If you have access to the Internet to read this blog, you probably also have easy access to clean drinking water. Here in Boston, the Massachusetts Water Resources Authority conducts tens of thousands of tests on over 120 contaminants to ensure that the tap water is as safe as possible. Having clean water to drink, bathe in, and cook with is something that many of us take for granted. But did you know that according to the WHO, nearly 900 million people worldwide are not using an improved source of drinking water? Having improved sanitation and clean drinking water could save the lives of 2.2 million children! Fortunately, this problem has come to the attention of many people who have the knowledge and resources to come up with affordable and effective ways to solve this urgent problem – take a look at two new inventions that innovators have come up with:
One new water filtration gadget that looks like a tea bag could be a feasible way to help people clean their water. The bag filters water and is coated in a substance that kills bacteria, while the inside of the bag is filled with activated carbon to remove chemical contaminants. The entire contraption is biodegradable and its inventor even claims that the activated carbon filling is a good soil conditioner. It costs between one and five cents per liter, and each tea bag can filter one liter of water. However, there are some downsides to this incredible technology. Each tea bag can only filter one liter of water, so a family may need to use many bags per day, which can add up in cost. Watch the short video below to learn more about how it works.
Another technology that is being investigated is the use of silver in killing bacteria that may be present in water. This filter has a mesh of tiny carbon cylinders called nanotubes that works in conjunction with silver wires. The silver kills bacteria, and adding an electric current can allow this device to kill up to 98% of bacteria. The amount of silver needed for each filter is so small that it would not be much of a concern. However, this technology is still being developed. The electric current requires a device such as a solar panel to supply it with 20 volts of power, but hopefully its developers will soon have it run on a 9-volt source.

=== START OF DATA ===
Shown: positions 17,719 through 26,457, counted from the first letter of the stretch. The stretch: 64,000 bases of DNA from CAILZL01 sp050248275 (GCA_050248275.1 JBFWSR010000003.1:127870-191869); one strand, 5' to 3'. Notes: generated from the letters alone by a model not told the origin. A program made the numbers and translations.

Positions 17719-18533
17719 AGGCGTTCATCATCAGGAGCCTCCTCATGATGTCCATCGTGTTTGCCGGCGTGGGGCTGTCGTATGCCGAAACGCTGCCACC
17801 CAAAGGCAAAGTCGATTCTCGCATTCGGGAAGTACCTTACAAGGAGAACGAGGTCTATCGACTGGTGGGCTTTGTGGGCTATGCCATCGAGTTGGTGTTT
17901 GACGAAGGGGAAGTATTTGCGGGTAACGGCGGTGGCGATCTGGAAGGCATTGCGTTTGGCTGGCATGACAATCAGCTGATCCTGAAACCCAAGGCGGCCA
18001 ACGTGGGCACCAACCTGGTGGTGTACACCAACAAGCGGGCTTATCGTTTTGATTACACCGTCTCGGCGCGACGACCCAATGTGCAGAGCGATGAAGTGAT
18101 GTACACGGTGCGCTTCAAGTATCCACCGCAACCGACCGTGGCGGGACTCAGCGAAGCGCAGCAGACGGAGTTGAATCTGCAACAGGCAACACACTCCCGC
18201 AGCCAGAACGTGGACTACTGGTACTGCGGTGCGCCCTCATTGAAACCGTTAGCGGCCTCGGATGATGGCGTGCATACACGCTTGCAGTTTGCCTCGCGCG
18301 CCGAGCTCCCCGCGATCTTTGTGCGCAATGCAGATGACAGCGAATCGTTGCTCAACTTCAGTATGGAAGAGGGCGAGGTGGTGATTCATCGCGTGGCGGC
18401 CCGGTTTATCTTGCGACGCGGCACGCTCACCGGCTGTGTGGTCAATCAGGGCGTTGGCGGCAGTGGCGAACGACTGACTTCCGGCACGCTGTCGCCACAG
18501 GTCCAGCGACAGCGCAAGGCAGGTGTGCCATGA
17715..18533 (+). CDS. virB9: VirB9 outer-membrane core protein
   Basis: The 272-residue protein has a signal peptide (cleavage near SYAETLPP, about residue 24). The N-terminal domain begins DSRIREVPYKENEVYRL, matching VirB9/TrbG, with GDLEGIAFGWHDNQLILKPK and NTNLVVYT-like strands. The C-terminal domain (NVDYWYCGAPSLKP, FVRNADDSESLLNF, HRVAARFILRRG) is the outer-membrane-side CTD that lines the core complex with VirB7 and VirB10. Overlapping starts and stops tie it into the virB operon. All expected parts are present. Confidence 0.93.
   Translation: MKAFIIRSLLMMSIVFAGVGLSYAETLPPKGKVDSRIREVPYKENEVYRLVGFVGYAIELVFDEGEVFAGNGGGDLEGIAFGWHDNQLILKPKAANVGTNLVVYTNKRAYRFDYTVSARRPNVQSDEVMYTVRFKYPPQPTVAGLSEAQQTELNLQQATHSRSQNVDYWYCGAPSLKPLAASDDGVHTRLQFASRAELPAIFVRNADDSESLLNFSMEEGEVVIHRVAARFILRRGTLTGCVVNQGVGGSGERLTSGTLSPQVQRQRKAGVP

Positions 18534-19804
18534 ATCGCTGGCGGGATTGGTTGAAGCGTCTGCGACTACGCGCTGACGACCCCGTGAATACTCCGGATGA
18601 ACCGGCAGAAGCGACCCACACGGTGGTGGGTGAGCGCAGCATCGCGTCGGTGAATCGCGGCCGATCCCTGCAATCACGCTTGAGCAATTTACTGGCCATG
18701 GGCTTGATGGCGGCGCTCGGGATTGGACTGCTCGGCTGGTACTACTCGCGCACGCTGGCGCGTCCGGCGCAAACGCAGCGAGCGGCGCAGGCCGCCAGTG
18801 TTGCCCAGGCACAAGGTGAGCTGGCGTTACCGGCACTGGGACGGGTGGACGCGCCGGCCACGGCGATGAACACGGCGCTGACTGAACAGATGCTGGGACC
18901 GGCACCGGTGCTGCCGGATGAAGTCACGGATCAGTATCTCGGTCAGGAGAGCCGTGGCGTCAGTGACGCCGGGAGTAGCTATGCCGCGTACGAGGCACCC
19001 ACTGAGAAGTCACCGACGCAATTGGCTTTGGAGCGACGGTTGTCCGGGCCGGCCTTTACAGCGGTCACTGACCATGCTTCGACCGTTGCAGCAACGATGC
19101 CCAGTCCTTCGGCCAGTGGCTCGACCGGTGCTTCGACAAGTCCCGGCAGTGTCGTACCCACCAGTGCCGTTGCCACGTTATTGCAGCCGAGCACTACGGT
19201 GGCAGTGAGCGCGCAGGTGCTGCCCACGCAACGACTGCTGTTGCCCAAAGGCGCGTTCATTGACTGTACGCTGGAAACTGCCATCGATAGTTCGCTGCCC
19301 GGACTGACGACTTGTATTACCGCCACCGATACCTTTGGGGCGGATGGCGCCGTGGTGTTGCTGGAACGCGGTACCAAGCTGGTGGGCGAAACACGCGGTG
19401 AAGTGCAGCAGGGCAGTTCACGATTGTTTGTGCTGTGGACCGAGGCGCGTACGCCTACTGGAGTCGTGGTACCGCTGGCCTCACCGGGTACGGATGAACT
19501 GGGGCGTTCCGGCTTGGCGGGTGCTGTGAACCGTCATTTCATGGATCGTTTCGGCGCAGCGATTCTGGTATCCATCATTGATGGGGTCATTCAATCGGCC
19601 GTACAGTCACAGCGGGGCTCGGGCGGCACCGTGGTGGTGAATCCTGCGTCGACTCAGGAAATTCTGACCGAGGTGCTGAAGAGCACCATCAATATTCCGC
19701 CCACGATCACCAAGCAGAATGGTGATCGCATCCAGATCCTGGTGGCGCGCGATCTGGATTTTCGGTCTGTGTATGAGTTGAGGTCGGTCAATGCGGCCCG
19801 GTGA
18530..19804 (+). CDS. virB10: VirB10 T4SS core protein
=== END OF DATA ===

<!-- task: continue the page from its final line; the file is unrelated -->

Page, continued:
Clean water: Silver threads of life | The Economist. (n.d.). . Retrieved February 27, 2011, from http://www.economist.com/node/17305326?story_id=17305326&
MWRA – Annual Drinking Water Test Results for 2009 – Published June 2010. (n.d.). . Retrieved February 27, 2011, from http://www.mwra.state.ma.us/annual/waterreport/2009results/2009results.htm
Nanotech and ‘tea bag’ to clean up drinking water – CNN.com. (n.d.). . Retrieved February 27, 2011, from http://www.cnn.com/2011/TECH/innovation/01/02/nano.water.filter/index.html?iref=allsearch
WHO | UN-Water Global Annual Assessment of Sanitation and Drinking-Water (GLAAS). (n.d.). . Retrieved February 27, 2011, from http://www.who.int/water_sanitation_health/glaas/en/index.html